are fundamentally or substantially made up of electrons, protons and neutrons,
and yet differentiates garbage from food at transactional level. There is no
confusion in the mind of the knower ontologically from what level oneness is
understood (paaramaarthika dRiShTi) and from what level of reality the
plurality is perceived. 
Thus, I-ness and my-ness or ahankaara
and mamakaara are dropped by a jnaani, and in the process the whole world is
looked upon as reflection of one’s own self. For him, the compassion and love
for all beings flow spontaneously. Hence Krishna says that a realized master,
who has given up the I-ness and my-ness by surrendering to Me, the
all-pervading Brahman, is my dearest devotee. Such a realized mater loves all
beings without any hatred, since they are all his own reflections expressing in
varieties of names and forms. Love and compassion flow spontaneously and effortlessly,and
he cannot but act only to uplift the whole society to the best that he can. He
looks at his own BMI, and its pleasures and tribulations as part of their
praarabda,but himself unaffected by these, as he has ceased identification with
them as I am this or this is mine. Hence the BMI has praarabda, since it is
product of praarabda, while he has understood that he does not have praarabda.
Praarabda belongs to prakRiti which is same as maayaa. Thus his mind and
intellect or emotionally and intellectually are surrendered to the totality without
any I-ness and my-ness left and that forms the true sharaNaagati or complete
surrender of the ahankaara and mamakaara.
Through shravana and manana one has
intellectually understood the fact, and via nidhidhyaasana the mind or the
emotional center which is locus for all attachments and aversions gets aligned
with the truth. Swami Chinmayanandaji says one needs both mind and intellect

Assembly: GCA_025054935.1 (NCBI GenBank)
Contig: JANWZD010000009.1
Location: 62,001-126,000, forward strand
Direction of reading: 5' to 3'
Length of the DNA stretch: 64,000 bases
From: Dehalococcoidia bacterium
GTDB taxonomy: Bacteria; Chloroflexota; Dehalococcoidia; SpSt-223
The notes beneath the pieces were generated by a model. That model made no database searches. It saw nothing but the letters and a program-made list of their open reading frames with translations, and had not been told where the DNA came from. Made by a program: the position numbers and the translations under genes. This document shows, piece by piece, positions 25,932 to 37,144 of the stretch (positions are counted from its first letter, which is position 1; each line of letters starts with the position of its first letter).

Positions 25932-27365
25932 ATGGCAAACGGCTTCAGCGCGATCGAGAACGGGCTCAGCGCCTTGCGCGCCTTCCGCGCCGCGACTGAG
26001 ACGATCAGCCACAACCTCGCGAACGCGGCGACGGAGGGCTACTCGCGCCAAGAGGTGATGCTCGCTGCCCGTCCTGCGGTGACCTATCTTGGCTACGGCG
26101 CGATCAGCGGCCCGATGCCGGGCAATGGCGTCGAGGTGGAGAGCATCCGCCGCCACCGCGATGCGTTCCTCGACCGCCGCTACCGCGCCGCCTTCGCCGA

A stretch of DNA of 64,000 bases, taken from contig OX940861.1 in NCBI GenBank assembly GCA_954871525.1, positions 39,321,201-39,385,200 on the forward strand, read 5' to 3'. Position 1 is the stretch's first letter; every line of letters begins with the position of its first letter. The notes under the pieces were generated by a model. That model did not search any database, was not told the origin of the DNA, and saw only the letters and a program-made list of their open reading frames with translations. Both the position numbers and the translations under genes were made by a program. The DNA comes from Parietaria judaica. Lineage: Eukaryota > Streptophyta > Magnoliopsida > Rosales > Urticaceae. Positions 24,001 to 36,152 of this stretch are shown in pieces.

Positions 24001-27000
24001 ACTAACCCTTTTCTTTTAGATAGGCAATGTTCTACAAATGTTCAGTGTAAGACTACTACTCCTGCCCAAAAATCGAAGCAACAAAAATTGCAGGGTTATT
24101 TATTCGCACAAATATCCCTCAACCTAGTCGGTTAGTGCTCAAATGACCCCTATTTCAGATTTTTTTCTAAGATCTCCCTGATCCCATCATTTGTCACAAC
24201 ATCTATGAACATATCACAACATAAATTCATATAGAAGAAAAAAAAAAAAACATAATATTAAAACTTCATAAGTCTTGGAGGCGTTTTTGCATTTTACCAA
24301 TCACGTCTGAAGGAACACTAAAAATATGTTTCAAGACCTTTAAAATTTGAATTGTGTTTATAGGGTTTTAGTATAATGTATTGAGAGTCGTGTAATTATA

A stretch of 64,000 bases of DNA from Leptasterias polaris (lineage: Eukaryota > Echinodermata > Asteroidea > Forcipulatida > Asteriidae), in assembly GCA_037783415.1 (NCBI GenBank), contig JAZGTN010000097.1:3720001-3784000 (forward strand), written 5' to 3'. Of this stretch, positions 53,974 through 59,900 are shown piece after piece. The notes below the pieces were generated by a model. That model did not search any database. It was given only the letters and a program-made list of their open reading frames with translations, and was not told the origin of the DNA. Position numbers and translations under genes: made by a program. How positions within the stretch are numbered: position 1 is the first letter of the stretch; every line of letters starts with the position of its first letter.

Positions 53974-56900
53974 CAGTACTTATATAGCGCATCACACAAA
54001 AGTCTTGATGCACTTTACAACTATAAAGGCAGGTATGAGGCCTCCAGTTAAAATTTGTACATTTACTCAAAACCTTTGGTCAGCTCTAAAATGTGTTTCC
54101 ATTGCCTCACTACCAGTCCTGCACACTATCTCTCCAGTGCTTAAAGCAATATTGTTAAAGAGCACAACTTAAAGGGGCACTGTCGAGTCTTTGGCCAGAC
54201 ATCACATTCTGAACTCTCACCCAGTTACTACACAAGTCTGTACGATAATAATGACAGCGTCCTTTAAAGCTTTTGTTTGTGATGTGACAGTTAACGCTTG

like two wings of the bird to take off permanently to the higher state of
consciousness. Krishna says:
santuShTaHsatatam yogi
me priyaH|| XII:13-14.
When the I-ness and my-ness is gone,
the associated likes and dislikes get fully neutralized and therefore one
slowly gets firmly established in the absolute truth that I am the totality or
aham brahmaasmi. 
Abiding in the knowledge gained via
shravana and manana is not a discrete process, but is a process that involves a
continuous evolution of the mind. It may take years or even whole life time for
some. As one firmly gets established in the totality, in the language of Swami
Paramarthanandaji, the frequency of perturbation (F), and the intensity of
perturbation (I) and the recovery from perturbation (R) slowly decrease as one
abides in the knowledge.  Slowly one loses
what Shankara calls in Vivekachudamani asvishayaanuchitta – dissipation of the mind
and intellect due to constant reveling on the sense objects; but instead sees
constantly the all-pervading reality expressing as varieties of names and
forms. The world of plurality is perceived as His own vibhuuti or his glorious
expressions as various names and forms.